“In January 1957 we began something that I consider extremely important, have long fought for and am very proud of – training black nurses; it is the first Catholic training in the entire region, which is why it is so important. For the moment it’s a purely private initiative, and we have no special building for it. There are only six students because we can’t accommodate more, but this will have to change”.
Anacleto dal Lago, the first CUAMM doctor in Africa, in a letter to Prof. Francesco Canova, 8 April 1957.

Anacleto Dal Lago began his work in 1955, at the Nkubu missionary hospital in Kenya, a rural hospital serving local people. Two years after his arrival, in January 1957, he was able to open the region’s first private Catholic college for training nurses.

The Nkubu college was unique at the time in that its female students were Kenyan, or “black” in Dal Lago’s words.

As a result of Dal Lago’s initial vision, the Kenya Nursing Office now accredits 100 institutions for training various categories of nurse: 79 colleges are authorised to award a diploma, and 21 a degree. Of the former, 38 are public and 41 are private, including the original Nkubu School of Nursing.

Doctors with Africa CUAMM has taken Professor Dal Lago’s vision further by founding and supporting training facilities in the countries in which it operates. We now run three colleges for midwives and nurses (in Lui, South Sudan; Matany, Uganda; and Wolisso, Ethiopia), and one university, in Beira, Mozambique, where young doctors graduate every year, ready to serve their country and willing to travel around the continent to work where needed.


Professor Dal Lago in front of Nkubu Nursing School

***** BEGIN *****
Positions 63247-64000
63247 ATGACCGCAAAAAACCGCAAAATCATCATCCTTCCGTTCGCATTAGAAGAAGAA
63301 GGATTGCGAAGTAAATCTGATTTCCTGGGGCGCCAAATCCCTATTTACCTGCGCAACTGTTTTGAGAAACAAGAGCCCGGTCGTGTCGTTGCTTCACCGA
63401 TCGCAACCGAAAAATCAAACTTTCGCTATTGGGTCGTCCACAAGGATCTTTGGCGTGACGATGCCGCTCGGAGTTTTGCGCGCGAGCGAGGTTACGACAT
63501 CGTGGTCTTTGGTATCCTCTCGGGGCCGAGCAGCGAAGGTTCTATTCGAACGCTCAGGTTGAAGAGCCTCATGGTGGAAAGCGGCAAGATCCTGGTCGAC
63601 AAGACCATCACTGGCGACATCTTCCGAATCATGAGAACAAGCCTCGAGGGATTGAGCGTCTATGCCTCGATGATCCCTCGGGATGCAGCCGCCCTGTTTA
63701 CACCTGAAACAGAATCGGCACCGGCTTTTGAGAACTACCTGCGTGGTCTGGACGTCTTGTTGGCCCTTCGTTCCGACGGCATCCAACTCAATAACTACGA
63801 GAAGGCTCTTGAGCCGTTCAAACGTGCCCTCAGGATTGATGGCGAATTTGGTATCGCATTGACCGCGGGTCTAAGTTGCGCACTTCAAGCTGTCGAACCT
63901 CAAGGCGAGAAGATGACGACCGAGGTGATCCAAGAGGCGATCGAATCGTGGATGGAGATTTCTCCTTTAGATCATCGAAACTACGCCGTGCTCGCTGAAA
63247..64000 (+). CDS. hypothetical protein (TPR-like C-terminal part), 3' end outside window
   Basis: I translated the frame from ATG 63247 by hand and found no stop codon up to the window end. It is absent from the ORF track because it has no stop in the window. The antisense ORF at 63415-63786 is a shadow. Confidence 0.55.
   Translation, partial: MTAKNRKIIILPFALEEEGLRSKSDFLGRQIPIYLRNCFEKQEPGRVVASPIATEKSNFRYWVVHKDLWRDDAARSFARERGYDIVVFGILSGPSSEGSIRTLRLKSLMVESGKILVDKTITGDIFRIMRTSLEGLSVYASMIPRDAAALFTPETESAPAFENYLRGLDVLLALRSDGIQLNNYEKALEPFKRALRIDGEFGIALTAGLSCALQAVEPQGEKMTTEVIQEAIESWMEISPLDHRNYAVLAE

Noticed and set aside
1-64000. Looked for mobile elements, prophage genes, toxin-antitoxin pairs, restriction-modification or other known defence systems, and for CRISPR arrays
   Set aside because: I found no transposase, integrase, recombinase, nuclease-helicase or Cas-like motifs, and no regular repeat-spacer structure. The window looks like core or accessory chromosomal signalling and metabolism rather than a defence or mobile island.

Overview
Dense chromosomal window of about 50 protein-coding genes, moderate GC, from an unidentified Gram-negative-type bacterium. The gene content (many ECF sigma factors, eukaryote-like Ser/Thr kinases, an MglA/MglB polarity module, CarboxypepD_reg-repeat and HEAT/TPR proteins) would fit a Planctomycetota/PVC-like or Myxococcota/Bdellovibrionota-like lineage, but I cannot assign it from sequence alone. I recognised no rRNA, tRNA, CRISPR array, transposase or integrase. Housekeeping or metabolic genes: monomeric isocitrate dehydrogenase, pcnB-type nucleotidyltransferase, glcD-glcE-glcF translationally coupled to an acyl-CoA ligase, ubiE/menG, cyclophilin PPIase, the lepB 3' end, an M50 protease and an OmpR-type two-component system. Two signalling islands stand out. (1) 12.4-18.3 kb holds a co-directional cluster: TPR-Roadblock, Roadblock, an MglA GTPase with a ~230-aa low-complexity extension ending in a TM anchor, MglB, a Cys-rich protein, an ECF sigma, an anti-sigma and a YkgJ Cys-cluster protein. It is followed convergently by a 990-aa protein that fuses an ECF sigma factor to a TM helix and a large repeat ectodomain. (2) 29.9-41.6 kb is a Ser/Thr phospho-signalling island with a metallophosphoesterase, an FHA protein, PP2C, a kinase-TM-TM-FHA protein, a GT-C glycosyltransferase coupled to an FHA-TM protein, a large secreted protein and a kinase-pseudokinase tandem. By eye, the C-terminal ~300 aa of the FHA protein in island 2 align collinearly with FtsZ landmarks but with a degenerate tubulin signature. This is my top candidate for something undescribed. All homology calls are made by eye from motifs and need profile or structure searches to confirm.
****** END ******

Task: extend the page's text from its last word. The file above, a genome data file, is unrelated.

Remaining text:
The most recent of these colleges is at Lui in South Sudan, where CUAMM began organising training in 2013. Although, like the hospital, it belongs to the Lui diocese, it is recognised by the government – and indeed its students (who will eventually take a final national examination) are selected by the Central Ministry of Health. The first course will end in June 2017, sixty years after we began our work in Kenya, and no-one has yet graduated, but the most important thing for us is that all 20 students who originally enrolled, from all over the country, have completed their studies and are on course for a diploma.

In contrast to colonial Kenya in the Fifties, South Sudan is an example of a country whose resources of suitably qualified local teachers have enabled it to eliminate its former dependence on Western expertise. Although the country has not yet produced sufficient numbers of teachers and tutors, it has been possible to recruit from abroad. In Uganda, particularly, hospitals supported by CUAMM have trained numbers of midwives and nurses who are qualified to teach and train. One of these is Magdalen Awor, who we were pleased to welcome to our Annual Meeting in November 2016.

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